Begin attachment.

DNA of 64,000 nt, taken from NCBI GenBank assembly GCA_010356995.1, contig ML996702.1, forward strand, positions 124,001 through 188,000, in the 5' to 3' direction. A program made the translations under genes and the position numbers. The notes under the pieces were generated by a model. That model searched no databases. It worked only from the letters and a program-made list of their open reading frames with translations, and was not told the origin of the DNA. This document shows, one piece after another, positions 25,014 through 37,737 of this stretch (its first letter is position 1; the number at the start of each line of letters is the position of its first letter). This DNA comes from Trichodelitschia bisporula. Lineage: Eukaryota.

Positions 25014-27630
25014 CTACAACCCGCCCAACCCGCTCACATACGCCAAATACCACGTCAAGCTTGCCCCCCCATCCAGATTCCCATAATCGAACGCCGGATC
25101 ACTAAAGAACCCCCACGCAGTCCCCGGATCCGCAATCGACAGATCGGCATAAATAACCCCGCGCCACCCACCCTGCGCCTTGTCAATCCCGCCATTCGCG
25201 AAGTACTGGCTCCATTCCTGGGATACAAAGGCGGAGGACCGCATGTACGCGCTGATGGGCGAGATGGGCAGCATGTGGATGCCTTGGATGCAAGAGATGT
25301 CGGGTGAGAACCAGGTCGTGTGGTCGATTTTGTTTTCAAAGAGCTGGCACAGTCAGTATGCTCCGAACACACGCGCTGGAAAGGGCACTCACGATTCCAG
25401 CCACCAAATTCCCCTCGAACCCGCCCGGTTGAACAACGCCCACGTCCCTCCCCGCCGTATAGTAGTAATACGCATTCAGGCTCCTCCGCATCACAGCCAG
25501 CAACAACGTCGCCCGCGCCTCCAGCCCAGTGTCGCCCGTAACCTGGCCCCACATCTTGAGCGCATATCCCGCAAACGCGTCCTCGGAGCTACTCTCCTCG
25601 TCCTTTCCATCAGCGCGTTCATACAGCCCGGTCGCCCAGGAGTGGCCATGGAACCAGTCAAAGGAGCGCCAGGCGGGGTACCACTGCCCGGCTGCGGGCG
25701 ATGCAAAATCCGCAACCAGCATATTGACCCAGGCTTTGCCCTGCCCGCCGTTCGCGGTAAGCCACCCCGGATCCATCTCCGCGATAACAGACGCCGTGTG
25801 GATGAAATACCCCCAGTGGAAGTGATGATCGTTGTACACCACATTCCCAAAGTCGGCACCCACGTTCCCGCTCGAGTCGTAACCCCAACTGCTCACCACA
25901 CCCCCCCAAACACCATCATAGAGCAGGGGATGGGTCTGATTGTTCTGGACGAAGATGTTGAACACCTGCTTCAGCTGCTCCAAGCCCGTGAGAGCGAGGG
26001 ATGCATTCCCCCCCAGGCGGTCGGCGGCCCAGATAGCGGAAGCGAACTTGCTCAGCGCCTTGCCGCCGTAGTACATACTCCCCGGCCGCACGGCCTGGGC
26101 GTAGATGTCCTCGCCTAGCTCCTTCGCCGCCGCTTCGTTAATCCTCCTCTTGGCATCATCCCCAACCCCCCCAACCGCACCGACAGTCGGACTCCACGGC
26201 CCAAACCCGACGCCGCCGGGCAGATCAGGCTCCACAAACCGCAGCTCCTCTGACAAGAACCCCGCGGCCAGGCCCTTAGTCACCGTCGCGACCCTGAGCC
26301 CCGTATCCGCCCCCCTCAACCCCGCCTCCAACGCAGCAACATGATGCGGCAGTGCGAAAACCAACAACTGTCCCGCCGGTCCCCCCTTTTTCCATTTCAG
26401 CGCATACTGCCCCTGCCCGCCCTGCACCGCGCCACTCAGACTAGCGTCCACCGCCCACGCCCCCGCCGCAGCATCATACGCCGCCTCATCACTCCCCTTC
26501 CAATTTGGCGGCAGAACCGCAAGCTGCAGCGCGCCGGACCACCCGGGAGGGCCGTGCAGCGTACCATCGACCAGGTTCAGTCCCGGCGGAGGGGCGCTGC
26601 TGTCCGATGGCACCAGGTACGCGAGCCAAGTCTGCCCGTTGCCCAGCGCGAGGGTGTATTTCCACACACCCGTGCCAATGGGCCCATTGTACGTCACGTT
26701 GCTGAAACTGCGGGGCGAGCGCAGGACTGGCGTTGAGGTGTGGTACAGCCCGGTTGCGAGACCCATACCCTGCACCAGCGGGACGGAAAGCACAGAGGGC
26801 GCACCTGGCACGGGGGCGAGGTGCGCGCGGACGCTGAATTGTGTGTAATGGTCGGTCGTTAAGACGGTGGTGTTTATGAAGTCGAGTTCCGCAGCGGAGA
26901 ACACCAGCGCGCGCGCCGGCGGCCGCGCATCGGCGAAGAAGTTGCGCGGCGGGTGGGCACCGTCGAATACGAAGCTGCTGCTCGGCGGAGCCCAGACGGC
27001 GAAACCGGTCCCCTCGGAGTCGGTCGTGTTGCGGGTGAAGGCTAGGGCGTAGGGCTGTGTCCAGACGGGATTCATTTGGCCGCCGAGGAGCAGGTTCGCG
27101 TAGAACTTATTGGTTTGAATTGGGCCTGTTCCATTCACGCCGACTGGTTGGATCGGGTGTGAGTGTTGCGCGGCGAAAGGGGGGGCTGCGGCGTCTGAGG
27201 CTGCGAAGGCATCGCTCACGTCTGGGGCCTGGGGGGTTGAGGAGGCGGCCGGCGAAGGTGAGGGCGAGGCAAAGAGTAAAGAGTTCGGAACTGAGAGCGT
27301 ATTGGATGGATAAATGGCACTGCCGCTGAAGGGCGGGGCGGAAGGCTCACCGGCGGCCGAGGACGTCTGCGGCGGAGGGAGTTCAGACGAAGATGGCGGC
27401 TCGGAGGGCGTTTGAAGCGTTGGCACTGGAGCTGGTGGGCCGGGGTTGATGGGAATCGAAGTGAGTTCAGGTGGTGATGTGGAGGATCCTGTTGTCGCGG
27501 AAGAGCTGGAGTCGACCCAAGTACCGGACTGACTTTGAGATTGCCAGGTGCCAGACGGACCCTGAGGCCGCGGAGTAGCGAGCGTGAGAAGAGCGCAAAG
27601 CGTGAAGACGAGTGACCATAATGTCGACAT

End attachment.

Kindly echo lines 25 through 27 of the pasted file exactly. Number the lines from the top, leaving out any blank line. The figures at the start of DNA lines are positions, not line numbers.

27201 CTGCGAAGGCATCGCTCACGTCTGGGGCCTGGGGGGTTGAGGAGGCGGCCGGCGAAGGTGAGGGCGAGGCAAAGAGTAAAGAGTTCGGAACTGAGAGCGT
27301 ATTGGATGGATAAATGGCACTGCCGCTGAAGGGCGGGGCGGAAGGCTCACCGGCGGCCGAGGACGTCTGCGGCGGAGGGAGTTCAGACGAAGATGGCGGC
27401 TCGGAGGGCGTTTGAAGCGTTGGCACTGGAGCTGGTGGGCCGGGGTTGATGGGAATCGAAGTGAGTTCAGGTGGTGATGTGGAGGATCCTGTTGTCGCGG